Learning objectives: The Ratings Business -- Understand how and why Arbitron, Nielson, and their competitors collect and use data on audiences for local, network, and syndicated clients
Collecting Data -- Describe different methods of gathering ratings data: diaries, passive meters, people meters, coincidentals, recall, personal interviews
Samples -- Comprehend how sampling works, and understand sampling error, response rate, and sampling deficiencies
Determining Ratings and Shares -- Describe market delineation, units of measure, how ratings, HUT, and shares are derived, and meaning of cume and demographics
Use and Abuse of Ratings -- Understand industry self-policing measures, the reliability and validity of ratings, and problems with rating such as hyping
Broadcast Audiences -- Discern who makes up electronic media audiences and how knowledge about audiences affects what media do.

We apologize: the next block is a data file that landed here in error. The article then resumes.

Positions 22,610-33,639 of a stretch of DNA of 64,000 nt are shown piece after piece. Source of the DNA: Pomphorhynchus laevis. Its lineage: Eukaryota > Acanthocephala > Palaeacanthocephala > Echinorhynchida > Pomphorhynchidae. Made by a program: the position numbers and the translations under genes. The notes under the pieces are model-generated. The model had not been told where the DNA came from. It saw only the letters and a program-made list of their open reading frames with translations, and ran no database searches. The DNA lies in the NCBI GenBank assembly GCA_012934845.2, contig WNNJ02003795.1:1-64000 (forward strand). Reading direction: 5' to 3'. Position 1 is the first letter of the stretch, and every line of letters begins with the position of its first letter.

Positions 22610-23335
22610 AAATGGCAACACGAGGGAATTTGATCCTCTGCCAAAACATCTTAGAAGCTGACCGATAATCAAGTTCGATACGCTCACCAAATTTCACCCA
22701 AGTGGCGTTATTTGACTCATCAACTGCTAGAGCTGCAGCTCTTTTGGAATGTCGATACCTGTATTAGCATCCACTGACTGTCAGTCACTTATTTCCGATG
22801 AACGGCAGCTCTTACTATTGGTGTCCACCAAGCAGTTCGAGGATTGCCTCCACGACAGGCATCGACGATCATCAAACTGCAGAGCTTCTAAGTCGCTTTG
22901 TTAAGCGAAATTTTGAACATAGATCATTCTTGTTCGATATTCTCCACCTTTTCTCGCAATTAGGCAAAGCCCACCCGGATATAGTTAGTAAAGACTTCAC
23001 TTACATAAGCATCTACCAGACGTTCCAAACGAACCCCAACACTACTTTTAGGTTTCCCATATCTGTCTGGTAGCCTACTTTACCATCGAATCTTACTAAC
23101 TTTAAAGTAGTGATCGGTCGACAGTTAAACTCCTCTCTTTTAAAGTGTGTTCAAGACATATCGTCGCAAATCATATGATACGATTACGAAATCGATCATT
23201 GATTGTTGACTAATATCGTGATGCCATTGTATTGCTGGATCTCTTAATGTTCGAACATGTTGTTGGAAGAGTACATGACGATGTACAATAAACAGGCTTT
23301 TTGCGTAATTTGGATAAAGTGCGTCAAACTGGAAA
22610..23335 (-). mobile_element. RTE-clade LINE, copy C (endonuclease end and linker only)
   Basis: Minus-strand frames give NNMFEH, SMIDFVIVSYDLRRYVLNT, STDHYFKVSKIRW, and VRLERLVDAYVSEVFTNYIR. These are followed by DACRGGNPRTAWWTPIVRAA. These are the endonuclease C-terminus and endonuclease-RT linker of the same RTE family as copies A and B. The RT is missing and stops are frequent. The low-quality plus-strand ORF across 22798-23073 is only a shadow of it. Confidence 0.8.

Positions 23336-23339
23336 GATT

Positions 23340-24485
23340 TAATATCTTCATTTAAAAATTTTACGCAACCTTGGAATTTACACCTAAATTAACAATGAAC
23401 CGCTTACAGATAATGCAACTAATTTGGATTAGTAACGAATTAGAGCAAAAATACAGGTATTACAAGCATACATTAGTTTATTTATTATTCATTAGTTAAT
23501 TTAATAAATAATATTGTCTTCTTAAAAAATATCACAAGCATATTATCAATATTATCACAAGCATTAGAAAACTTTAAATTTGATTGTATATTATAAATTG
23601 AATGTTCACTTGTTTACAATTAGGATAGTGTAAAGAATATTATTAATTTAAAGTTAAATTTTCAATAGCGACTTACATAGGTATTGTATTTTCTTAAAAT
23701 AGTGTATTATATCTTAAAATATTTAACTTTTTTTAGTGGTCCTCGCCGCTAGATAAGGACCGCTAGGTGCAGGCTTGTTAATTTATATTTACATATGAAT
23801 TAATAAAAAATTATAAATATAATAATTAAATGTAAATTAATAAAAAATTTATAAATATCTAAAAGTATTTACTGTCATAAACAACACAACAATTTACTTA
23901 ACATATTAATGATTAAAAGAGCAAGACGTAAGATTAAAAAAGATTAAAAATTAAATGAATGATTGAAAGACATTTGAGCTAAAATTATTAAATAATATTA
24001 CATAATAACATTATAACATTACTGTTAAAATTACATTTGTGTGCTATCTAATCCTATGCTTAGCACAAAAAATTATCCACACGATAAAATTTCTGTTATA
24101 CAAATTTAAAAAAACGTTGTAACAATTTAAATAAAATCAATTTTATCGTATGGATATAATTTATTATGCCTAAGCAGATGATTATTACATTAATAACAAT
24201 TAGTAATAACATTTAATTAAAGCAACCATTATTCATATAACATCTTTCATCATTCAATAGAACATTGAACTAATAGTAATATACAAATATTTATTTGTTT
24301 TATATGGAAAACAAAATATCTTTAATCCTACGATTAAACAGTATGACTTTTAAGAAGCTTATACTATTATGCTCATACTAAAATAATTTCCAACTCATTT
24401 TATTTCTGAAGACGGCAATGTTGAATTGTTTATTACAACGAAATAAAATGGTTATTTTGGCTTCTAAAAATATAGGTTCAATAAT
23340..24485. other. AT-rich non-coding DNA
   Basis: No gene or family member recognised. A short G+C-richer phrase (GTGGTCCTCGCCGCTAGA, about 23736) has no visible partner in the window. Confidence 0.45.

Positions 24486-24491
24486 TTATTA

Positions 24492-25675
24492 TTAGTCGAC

Remote Controls -- Describe remote control device impact on viewing habits
Cable Audiences -- Discern who makes up cable audiences, how cable ratings are reported, and what viewing patterns exist for cable programs
Research on VCRs -- Comprehend how VCRs have changed audiences and affected ratings gathered for electronic media
Internet Use -- Understand how audiences accessing Internet sites may be measured as the medium becomes more important in advertising
Attitudinal Research -- Describe how researchers try to find out people's subjective reactions, such as what people like and dislike
Ratings Business There are two ratings firms that dominate TV and radio ratings research:
Arbitron -- left TV and cable ratings in 1994, now dominates radio ratings
A.C. Nielson – left radio ratings in 1964, now the sole provider of ratings research in TV and cable, except for:
Companies like Statistical Research, Inc (SRI), which do specialized and more costly research (though Nielson and Arbitron are very costly, as well)
Revenues -- derived from subscribers: broadcast and cable networks, broadcast stations, ad agencies, syndicators. Station rates vary based on station revenue. Costs may be as high as a million dollars a year.